Winter Blues? Go Green With Indoor Gardens.

I think I most definitely suffer from anxiety and probably bouts of depression from time to time. As you grow older you become more sensitive to your body and how you feel mentally I think. Of course before you diagnose yourself with any of these illnesses you must first make sure that you have not in fact just surrounded yourself by arseholes. Arseholes will make you feel terrible so bear that in mind.

 

Keeping my mental health in tact, or as near as I can to that is always a struggle for me and this is probably why I am drawn towards gardening so much. Creating life and sustaining it really does make me feel better, inside and out. Whether it’s getting mucky in the garden creating new features (see my old blogs about making a green space out of *literally* a car park), or planting seeds on a windowsill and watching them go through germination and sprouting I just get a massive kick out of the whole process. Key issue though however – the massive black hole that is November through to April/May. My garden looks like a sludgy feral dump currently with twigs loitering in every corner and decomposing leaves recarpeting the ground. Vile. All the indoor plants are snoring as I type – they shan’t be considering making any effort whatsoever to grow for at least another three months. Like the divas that they are. Life just basically fucking sucks on the greenery front at the mo.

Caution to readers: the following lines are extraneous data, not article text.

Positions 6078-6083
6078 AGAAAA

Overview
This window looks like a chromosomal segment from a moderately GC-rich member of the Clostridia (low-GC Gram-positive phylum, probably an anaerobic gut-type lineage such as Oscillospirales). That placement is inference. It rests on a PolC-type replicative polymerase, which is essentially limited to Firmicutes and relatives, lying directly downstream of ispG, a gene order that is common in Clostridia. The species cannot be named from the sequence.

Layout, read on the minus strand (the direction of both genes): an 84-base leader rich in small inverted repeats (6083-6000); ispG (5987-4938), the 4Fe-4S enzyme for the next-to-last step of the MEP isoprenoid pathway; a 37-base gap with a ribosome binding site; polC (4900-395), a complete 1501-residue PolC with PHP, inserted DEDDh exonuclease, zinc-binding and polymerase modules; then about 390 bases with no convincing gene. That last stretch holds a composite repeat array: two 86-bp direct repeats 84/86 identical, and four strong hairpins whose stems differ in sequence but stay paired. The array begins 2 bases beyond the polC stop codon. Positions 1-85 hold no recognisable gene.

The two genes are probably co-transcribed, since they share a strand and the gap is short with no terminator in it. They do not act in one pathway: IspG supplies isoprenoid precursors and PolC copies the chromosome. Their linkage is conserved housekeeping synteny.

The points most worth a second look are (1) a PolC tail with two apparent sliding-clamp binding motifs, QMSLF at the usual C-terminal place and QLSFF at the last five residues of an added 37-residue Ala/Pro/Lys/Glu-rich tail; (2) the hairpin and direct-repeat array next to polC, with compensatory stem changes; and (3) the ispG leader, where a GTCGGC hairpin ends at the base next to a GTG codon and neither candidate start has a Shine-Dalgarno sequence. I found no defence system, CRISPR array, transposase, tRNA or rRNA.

This is what has driven me to find my hit elsewhere. When nothing goes right, go left. That’s what I say. If the sun won’t come out then I will fool the bastard plants into thinking it was here all along. Cue introduction to my new experiments in playing plant God. The indoor garden systems! 

 

Firstly we have the Ikea Krydda or Växer system.  It comes in a 1 or 2 tier option. And you put it together kind of like a pick and mix. Pick and mix.  Sour, chewy sweetie goodness. God I want pick and mix. Anyways, you put it together yourself which I in fact am already not a fan of before I start. Lets face it, every single one of us have on more than one occasion gone to Ikea to buy some essentials (and about 75 quid of other surprise purchases along the way) only to get home and realise you didn’t buy ALL the component bits. This set has disaster written all over it on that front. I did actually go to Ikea to buy this set but gave up half way through loading my trolley as even the staff were unsure about everything I would need to purchase. Also – not the prettiest thing frankly. You also need to have a separate propagator for it so it’s quite labour intensive-not that I mind that but just so you know. From what I can fathom a set up for this will be around about the £100 mark.